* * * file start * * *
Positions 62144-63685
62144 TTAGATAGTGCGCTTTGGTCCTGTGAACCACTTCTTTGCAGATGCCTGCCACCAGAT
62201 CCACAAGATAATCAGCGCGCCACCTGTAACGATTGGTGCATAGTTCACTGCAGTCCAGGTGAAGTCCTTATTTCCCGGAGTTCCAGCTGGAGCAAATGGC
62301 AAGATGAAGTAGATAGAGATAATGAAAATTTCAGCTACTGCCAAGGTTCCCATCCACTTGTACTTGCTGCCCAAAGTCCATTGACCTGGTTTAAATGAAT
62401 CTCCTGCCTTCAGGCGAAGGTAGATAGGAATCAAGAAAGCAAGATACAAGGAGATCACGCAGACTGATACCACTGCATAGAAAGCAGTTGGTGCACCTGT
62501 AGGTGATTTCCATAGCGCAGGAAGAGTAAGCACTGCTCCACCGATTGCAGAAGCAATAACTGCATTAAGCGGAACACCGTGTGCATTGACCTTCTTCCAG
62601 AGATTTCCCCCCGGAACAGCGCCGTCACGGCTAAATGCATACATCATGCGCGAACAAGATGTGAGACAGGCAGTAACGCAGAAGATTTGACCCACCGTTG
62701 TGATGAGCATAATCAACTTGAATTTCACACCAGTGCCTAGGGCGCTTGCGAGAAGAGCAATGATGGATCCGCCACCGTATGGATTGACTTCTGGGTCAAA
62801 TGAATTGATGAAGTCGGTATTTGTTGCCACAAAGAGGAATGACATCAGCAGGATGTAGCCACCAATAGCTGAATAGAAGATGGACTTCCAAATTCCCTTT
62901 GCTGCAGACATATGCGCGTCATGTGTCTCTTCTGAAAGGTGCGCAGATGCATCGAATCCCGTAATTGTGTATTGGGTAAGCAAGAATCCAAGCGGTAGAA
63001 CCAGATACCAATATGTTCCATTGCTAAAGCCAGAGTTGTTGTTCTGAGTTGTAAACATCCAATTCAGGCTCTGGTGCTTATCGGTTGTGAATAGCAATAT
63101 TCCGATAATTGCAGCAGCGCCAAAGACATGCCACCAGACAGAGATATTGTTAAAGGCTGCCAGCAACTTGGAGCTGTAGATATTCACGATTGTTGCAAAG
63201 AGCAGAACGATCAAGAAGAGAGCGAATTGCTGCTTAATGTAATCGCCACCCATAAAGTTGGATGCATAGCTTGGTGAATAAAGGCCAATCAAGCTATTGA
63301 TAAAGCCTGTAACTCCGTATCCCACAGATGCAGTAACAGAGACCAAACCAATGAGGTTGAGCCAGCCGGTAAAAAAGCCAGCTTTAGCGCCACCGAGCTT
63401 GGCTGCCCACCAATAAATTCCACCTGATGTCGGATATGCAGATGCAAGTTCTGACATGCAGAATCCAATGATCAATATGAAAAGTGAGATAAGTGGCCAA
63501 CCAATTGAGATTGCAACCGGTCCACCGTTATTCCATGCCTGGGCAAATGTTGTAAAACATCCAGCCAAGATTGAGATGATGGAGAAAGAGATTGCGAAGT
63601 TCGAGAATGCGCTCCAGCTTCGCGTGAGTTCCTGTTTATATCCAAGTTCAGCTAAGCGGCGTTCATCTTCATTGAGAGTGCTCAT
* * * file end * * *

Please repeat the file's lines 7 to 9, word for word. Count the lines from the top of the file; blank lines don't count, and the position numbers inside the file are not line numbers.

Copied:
62601 AGATTTCCCCCCGGAACAGCGCCGTCACGGCTAAATGCATACATCATGCGCGAACAAGATGTGAGACAGGCAGTAACGCAGAAGATTTGACCCACCGTTG
62701 TGATGAGCATAATCAACTTGAATTTCACACCAGTGCCTAGGGCGCTTGCGAGAAGAGCAATGATGGATCCGCCACCGTATGGATTGACTTCTGGGTCAAA
62801 TGAATTGATGAAGTCGGTATTTGTTGCCACAAAGAGGAATGACATCAGCAGGATGTAGCCACCAATAGCTGAATAGAAGATGGACTTCCAAATTCCCTTT